The social cost of northern development

Feb 28th, 2014

Janet Harron

The social cost of northern development

Canada’s North offers tremendous potential for development. But northern development often comes with significant social and environmental costs, particularly for Aboriginal communities. That’s just as true now as in 1948 when Giant Mine opened in Yellowknife. 

Over the course of 56 years the mine produced over 220,000 kilograms of gold and significant economic returns for the mine’s shareholders. But that gold didn’t come cheap. A by-product of the massive economic development generated by the mine was over 200,000 tons of arsenic dust that has caused severe health effects  and at least one death among Yellowknives Dene First Nation (YKDFN) members and others in and around Yellowknife. The arsenic is still buried at the site.

Memorial history professor John Sandlos and his research partner geographer Dr. Arn Keeling have spent the last several years researching old and abandoned mines in the north.

The Toxic Legacies Project is their latest collaboration. A partnership among researchers at Memorial and Lakehead universities, the Goyatiko Language Society (a non-profit organization dedicated to the preservation of the Weledeh language)  and Alternatives North  (a Yellowknife environmental and social justice coalition), the SSHRC-funded project examines the history and legacy at Giant Mine.

“It was a natural evolution from our project on abandoned mines in northern Canada,” says Dr. Sandlos. “The Giant Mine story is ongoing as there is a current proposal to freeze the arsenic under Giant Mine forever. This raises similar issues to nuclear waste.”

One of these issues is how to communicate with future generations about the presence of dangerous waste. The Toxic Legacies Project asks how we can keep people of the future from entering the arsenic chambers and explain to them what must be done to keep the arsenic contained.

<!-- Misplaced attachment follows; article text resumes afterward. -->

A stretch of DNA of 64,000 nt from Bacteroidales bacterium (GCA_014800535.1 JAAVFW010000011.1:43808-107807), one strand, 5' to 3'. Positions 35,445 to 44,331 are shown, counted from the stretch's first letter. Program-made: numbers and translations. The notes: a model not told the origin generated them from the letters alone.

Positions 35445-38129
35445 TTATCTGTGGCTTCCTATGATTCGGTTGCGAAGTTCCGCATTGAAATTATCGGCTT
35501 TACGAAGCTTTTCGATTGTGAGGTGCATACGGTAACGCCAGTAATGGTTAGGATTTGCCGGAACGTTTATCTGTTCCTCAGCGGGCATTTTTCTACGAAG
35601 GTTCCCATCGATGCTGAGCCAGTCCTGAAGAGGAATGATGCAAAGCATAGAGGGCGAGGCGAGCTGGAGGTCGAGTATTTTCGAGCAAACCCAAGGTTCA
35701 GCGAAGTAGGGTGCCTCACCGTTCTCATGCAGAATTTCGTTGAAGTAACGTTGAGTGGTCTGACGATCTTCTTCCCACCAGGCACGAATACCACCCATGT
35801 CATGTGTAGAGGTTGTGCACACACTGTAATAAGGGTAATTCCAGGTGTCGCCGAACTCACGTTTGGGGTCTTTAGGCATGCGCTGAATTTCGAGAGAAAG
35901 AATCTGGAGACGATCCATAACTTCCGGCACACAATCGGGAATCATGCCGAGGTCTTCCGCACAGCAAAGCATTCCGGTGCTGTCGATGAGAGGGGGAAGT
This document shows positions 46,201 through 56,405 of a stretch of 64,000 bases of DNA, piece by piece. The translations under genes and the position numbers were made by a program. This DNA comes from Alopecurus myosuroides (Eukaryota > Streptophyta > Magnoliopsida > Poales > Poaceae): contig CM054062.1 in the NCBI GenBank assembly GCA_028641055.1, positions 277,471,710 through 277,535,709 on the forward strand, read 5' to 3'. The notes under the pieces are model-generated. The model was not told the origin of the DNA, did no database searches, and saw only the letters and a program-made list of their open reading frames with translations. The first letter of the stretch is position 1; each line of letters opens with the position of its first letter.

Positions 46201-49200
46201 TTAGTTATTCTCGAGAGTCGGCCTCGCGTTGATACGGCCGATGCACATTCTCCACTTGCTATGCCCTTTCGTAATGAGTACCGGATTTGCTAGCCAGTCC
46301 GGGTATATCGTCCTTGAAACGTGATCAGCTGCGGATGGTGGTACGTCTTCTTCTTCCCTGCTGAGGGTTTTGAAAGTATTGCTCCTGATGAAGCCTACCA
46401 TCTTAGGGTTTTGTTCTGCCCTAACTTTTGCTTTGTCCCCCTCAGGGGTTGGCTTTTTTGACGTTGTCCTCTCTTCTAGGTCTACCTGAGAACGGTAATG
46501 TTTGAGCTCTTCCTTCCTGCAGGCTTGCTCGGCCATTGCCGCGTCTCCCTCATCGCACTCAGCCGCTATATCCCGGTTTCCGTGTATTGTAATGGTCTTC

“The development grant we received from SSHRC is oriented toward public outreach,” said Dr. Sandlos, explaining that this means an emphasis on websites, workshops, films and open access reports. “Our work on this project is meant to generate practical research responses to pressing questions about the issue of long term contamination of abandoned mine sites.”

This semester, Dr. Sandlos is also teaching about these issues in a new course specifically on Canada and the Great White North, which (according to the syllabus) “will examine the idea and historical processes that have contributed to the colonization of the land and people of the Canadian North.”

The course will progress chronologically through pre contact, oral history narratives and contemporary industrial practices. Dr. Sandlos is particularly proud that he has assigned a significant amount of primary source material for students as well as films from Isuma TV, a First Nations alternative media site.

“We’re definitely bringing First Nations voices into the course as well as looking at militarization, northern development and toxic legacies,” said Dr. Sandlos. “Using the films we can bring the perspective of an Inuit elder directly into the classroom.” 

He made his first trip North in the late 1990s when his wife (Memorial biologist Dr. Yolanda Wiersma) got a job as a high school teacher in Fort Resolution, on the shore of Great Slave Lake, NWT.


Several things about that first visit made an impression including the low winter light and his first glimpse of the aurora borealis. Any idea he might have had about a pristine north was shattered, however when he first encountered  over 40 open pits during a visit to the abandoned Pine Point Mine.

“It was an eye-opener for sure – the impact on that landscape was just stunning,” he recalls.

The Guardians of Eternity, a documentary film about the arsenic issue at Giant Mine is currently in development with independent filmmakers Kelly Saxberg and France Benoit.  A short clip can be seen at http;//

For more on the Toxic Legacies Project see